Non-polluting, space-efficient cargo bikes could reduce future van mileage in central London by nearly a fifth, the person in charge of promoting cycling in the capital has said while urging businesses to embrace a more environmentally friendly future.

Will Norman, the UK capital’s cycling and walking commissioner, was speaking as the London mayor’s office and Transport for London implement the first cargo bike action plan by a British local authority.

The policy, published on March 31, aims to encourage adoption of bikes to stem the rapid growth of congestion and pollution from vans. Cargo bikes, which can have two, three or four wheels, typically feature large cargo boxes and use electric power to assist the rider.

Norman pointed to “interesting” modelling featured in the report calculating that a shift to cargo bikes could reduce van mileage in central London in 2030 by as much as 17 per cent. Van traffic in Greater London rose 18 per cent in the five years to 2019, according to Department for Transport statistics, and the mode declined far less than other forms of transport during the coronavirus pandemic.

A transfer of traffic from motorised vans to bikes powered by pedalling and electricity was part of London’s route to achieving net zero carbon emissions by 2030, Norman said. It was also key to tackling congestion.

Advocates say about a quarter of the loads carried in light vans at present could be transferred to cargo bikes, which can handle loads up to about 250kg. Operators say the vehicles are faster and more flexible in busy cities than space-consuming vans.

“It’s a good thing for everybody,” Norman said.

The capital’s local government drew up its plan, Norman added, to ensure that the shift happened as smoothly as possible.

“We have to make sure the potential is fully realised, that we’re doing this in a co-ordinated way,” he said.

The action plan says local planners should prioritise the setting aside of land for hubs like the one operated by Zedify, a Cambridge-based cargo-bike operator, in Hoxton, north-east of the City of London. The site, in a basement below a high-rise block, features a depot for heavy-duty cargo-carrying tricycles and lighter-duty two-wheeled cargo bikes.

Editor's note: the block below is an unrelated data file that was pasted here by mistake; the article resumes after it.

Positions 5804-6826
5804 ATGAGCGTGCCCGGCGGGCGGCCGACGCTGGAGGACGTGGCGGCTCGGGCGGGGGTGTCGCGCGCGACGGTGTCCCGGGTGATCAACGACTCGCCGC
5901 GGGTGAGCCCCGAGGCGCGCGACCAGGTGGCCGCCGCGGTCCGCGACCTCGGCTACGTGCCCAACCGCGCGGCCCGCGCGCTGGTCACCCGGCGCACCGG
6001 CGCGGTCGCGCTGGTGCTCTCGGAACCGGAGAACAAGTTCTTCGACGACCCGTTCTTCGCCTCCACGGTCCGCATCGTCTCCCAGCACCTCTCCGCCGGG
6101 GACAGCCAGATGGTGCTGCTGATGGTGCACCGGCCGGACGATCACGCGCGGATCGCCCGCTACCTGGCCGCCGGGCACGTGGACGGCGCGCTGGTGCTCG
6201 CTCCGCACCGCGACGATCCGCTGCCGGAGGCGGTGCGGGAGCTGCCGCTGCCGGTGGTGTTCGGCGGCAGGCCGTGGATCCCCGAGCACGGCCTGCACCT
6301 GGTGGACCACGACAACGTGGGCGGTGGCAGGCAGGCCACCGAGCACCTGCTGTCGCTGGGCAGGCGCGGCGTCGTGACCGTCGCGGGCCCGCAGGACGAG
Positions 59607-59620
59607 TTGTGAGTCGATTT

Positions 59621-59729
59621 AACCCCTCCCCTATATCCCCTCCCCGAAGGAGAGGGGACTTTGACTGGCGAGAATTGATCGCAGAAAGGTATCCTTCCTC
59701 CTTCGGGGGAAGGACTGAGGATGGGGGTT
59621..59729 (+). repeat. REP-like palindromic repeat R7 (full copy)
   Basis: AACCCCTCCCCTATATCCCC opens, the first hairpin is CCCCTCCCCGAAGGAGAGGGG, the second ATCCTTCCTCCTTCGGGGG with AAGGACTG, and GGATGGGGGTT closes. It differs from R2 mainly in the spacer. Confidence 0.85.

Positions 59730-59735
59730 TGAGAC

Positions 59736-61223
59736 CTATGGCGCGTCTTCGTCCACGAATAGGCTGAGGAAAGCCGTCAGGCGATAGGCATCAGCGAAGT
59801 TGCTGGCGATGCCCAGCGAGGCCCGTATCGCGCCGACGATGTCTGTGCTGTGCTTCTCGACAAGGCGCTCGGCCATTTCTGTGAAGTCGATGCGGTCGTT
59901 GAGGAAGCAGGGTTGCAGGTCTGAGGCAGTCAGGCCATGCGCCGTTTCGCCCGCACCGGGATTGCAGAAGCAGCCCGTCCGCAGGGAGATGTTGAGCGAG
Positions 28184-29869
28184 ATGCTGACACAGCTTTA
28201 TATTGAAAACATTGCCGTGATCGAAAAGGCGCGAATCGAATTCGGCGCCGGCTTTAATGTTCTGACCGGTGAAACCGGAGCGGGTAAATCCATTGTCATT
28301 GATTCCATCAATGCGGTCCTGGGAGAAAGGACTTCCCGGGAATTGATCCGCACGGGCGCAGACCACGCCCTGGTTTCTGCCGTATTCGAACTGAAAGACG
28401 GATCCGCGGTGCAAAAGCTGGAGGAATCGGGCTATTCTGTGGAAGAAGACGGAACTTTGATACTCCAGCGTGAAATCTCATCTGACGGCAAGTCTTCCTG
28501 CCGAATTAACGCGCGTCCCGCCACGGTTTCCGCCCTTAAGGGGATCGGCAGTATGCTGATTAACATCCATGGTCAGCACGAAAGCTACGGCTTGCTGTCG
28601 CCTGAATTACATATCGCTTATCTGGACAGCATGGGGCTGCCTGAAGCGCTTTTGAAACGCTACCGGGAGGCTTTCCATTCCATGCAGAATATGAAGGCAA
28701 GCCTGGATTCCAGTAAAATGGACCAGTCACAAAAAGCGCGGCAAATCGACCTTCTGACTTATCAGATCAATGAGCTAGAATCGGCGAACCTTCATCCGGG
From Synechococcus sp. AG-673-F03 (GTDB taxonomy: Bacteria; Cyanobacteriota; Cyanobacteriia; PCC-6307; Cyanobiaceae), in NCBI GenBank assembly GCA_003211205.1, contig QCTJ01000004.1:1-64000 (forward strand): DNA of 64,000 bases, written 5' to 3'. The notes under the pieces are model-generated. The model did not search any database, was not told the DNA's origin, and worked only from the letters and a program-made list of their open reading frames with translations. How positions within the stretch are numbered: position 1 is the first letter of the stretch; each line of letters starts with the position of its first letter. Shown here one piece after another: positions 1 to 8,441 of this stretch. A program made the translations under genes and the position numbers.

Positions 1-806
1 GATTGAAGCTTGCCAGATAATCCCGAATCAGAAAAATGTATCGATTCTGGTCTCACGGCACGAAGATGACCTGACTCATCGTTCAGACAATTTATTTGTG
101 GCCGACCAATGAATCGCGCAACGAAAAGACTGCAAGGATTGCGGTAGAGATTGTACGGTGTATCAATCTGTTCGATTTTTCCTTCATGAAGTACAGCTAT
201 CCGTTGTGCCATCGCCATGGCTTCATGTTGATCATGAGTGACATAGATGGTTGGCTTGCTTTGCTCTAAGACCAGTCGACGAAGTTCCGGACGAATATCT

Vans deliver large shipments of the goods Zedify distributes on behalf of customers such as Zara, the fashion retailer, and Grubby, a vegan meal-kit brand. Riders then fan out from the hub carrying goods to their final recipients.

Zedify’s chief executive Rob King said logistics systems had to be rethought to ensure cargo bikes achieved their full potential. Retailers and logistics companies generally operate from large depots on the periphery of cities.

“You have to come up with a whole new business system for it to make them work at scale,” King said of cargo bikes.

Zedify’s hub in Hoxton
Zedify operates a hub in Hoxton, in a basement below a high-rise block © Anna Gordon/FT

Sites for depots are scarce but they are critical to ensuring that companies such as Zedify can capture more of the market for high-volume deliveries, King said. Zedify already operates in nine UK cities and plans to eventually operate in nearly all UK cities with more than 100,000 inhabitants.

“It’s a bit of a market failure,” King said of the availability of hubs. “Normally, in a dense urban area like London, a block of flats is going to give a developer a better return than a logistics hub.”

King pointed to some other problems, particularly the challenges of financing cargo bikes, which can cost £8,000 each. Many financial institutions are wary of involvement.

Beyond distribution, Aaron Fleming-Saheed, founder of Cycling Sparks, an electrical contractor, said tradespeople were put off using cargo bikes because it required them to think about doing jobs in a new way.

“It’s basic, simple flexibility,” Fleming-Saheed said of how his business operated. “That’s what a lot of people feel they don’t have time to do.”

Aaron Fleming-Saheed
Aaron Fleming-Saheed said tradespeople were put off using cargo bikes because it required them to think about doing jobs in a new way © Anna Gordon/FT

Norman said that, as well as pushing for development of new delivery hubs, the mayor’s office and TfL were drawing up standards for hub design and for the training and safety of riders.

“We know there are challenges, which is why we launched the plan,” Norman said.

Hina Bokhari, a Liberal Democrat member of the London Assembly, said Norman should go further still. As a member of the assembly’s economy committee, Bokhari helped to write a report recommending that ahead of the forthcoming expansion of London’s Ultra Low Emission Zone the mayor should set up a £100mn fund to encourage businesses to scrap vans and replace them with cargo bikes. The recommendation was not taken up.

“For us to reach net zero by 2030, we’ve got to put money behind these strategies,” Bokhari said.

Fleming-Saheed, meanwhile, insisted his business already had significant potential to grow beyond its current staff strength, with one full-time and two part-time workers alongside the founder.

“There’s a market here and essentially it’s a really interesting place to be in at the moment,” he said. “I’ve got large ambitions.”

Having started his business in 2017 reaching sites on a normal, mechanical bike, Fleming-Saheed first bought a cargo bike in 2019. The business at present operates five Urban Arrow e-cargo bikes.

“Any new business starting up now has to have the environment at the top of its agenda,” Fleming-Saheed said. “Things just cannot go on the way that they were done before.”

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